Shares of Palantir (NYSE:PLTR) are still under pressure following a warning from William Blair analyst Louie DiPalma, bringing PLTR stock’s five-day loss to more than 10%. DiPalma recently released a note on the big data analytics company, cautioning that its contract with the U.S. Army could receive a reduction.
Palantir signed a four-year $458 million contract with the U.S. Army back in December 2019. That contract is set to expire within the coming weeks. However, comments made at a recent industry event may bring concern to PLTR stockholders.
“The tone of the comments and plan to ‘maximize the use of open-source vendors’ provide a strong indication that Palantir’s renewal contract […] will be significantly less than the original $458 million,” said DiPalma.
PLTR Stock Sinks on U.S. Army Contract Concerns
DiPalma believes that there is brewing “friction” between Palantir and the U.S. Army over data ownership issues. That has led the analyst to believe that the U.S. Army will provide the company with a two-year contract that will eventually be less than the $116 million annual run rate the company is currently receiving, due to the U.S. Army hiring other vendors in replacement.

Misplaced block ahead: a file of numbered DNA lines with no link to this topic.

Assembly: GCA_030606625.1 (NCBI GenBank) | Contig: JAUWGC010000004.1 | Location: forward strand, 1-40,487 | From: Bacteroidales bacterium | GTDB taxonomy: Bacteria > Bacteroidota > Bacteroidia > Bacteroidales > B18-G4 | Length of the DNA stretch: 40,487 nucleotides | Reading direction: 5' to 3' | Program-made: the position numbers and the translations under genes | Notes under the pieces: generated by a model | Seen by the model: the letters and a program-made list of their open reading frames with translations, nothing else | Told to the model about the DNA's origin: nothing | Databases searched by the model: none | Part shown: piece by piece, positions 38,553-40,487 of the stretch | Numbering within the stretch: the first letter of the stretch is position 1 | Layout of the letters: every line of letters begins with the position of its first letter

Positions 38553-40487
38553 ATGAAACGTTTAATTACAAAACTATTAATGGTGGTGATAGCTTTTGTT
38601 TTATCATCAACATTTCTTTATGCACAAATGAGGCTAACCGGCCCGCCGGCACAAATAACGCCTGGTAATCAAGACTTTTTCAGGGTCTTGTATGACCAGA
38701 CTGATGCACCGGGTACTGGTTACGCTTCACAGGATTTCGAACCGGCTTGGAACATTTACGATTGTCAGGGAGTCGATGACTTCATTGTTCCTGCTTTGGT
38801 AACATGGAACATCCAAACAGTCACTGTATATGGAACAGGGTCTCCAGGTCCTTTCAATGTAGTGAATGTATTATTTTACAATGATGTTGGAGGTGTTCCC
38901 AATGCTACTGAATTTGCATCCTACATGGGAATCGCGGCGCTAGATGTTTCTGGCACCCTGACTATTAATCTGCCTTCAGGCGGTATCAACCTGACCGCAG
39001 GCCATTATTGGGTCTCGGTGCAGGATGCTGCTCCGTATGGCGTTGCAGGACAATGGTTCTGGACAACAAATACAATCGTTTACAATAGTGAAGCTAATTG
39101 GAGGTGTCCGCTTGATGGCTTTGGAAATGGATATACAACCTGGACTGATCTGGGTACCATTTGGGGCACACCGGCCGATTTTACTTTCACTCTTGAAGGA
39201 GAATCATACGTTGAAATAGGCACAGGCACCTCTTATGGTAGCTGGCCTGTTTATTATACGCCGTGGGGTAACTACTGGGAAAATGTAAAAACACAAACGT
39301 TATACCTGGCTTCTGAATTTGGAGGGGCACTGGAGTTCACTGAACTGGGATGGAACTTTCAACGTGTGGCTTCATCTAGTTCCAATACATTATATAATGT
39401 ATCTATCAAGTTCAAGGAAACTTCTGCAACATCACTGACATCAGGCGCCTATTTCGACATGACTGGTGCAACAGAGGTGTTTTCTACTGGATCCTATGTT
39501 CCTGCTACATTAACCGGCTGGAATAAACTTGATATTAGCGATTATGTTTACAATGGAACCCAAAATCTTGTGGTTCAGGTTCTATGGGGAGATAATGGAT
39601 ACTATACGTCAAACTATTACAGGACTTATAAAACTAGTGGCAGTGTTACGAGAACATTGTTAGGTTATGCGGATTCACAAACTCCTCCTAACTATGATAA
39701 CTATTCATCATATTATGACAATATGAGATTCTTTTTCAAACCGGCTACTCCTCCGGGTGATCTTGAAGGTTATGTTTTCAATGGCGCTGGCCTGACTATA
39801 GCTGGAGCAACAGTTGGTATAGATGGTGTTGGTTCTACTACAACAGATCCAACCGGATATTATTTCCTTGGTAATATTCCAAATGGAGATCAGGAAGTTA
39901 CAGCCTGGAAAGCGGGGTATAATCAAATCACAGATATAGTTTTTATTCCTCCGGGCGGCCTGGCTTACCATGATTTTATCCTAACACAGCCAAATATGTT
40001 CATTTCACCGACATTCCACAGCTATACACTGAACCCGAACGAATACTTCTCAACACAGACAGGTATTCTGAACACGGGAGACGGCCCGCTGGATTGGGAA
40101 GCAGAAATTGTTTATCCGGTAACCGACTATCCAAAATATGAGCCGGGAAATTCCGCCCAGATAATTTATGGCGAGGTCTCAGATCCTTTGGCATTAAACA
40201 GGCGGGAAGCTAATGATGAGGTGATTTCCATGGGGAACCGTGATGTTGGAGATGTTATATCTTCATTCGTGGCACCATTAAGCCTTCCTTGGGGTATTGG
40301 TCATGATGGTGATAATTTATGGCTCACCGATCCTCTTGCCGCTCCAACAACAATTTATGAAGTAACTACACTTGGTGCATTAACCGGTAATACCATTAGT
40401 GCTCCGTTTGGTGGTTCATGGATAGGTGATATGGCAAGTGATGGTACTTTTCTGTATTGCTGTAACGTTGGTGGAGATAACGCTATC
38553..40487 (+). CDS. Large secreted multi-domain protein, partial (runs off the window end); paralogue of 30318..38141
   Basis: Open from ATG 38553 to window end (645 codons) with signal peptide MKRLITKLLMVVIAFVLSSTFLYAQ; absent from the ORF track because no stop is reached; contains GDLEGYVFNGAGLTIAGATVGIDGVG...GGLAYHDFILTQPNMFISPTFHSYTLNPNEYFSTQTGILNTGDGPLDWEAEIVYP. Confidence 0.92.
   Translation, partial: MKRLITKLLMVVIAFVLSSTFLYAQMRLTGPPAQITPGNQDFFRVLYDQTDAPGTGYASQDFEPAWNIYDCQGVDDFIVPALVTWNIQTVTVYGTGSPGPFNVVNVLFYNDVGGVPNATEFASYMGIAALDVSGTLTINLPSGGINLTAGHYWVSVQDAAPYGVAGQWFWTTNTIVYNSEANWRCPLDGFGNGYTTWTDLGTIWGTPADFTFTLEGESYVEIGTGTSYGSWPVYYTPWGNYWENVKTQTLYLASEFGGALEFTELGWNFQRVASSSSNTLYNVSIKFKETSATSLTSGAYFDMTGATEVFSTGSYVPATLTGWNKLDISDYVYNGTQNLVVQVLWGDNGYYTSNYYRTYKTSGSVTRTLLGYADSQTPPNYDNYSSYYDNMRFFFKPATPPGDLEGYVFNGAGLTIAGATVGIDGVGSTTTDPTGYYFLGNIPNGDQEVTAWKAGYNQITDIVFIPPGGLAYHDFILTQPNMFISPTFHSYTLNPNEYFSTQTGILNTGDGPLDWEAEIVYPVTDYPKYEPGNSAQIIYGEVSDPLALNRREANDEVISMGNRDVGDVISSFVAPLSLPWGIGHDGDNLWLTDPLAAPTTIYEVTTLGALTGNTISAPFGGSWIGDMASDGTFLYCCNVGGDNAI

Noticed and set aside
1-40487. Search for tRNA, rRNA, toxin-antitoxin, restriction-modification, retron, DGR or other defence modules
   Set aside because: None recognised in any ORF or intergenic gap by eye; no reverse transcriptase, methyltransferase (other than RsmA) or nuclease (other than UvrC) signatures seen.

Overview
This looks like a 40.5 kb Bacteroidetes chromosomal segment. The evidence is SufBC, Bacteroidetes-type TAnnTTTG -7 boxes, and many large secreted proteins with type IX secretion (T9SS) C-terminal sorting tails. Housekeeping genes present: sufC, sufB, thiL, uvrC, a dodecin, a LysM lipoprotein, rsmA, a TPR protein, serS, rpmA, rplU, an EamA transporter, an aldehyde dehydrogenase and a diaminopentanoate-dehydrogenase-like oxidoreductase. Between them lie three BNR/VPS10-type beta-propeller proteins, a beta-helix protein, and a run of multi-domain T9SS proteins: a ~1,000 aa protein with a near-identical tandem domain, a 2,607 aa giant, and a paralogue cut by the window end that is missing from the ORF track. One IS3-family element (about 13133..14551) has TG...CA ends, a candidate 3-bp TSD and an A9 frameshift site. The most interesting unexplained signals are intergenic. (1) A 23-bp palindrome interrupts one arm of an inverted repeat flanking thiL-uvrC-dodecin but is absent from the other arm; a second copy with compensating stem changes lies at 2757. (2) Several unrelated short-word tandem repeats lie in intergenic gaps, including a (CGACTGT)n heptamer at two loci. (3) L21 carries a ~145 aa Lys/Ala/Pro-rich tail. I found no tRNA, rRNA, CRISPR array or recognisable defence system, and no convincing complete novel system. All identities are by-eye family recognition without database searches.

In response, Palantir Head of Global Communications Lisa Gordon stated:
“There is no data ownership conflict between Palantir and the Army, on Army Vantage or elsewhere. Palantir does not have or retain any ownership rights to customer data, across any of our Government or Commercial customers.”
DiPalma carries an “underperform” rating on PLTR stock, attributing a high 125x multiple in comparison to estimated 2023 free cash flow. He believes that this multiple could drop to as low as the mid-30s over the next 12 months due to contract competition.
DiPalma is ranked at number 3,068 out of 8,623 analysts tracked by TipRanks. He has a 58% success rate with an average 12-month return of 2.80%.
Meanwhile, three Palantir insiders have sold off shares this month. Still, this shouldn’t be a cause for concern, as the sale amount relative to the insider’s prior stakes were very insignificant. The largest sale was from Stephen Cohen, who converted 656,100 Class B shares to 656,100 Class A shares and sold them off. Cohen still owns 12.55 million shares of Class B stock following the sale.
On the date of publication, Eddie Pan did not hold (either directly or indirectly) any positions in the securities mentioned in this article. The opinions expressed in this article are those of the writer, subject to the InvestorPlace.com Publishing Guidelines.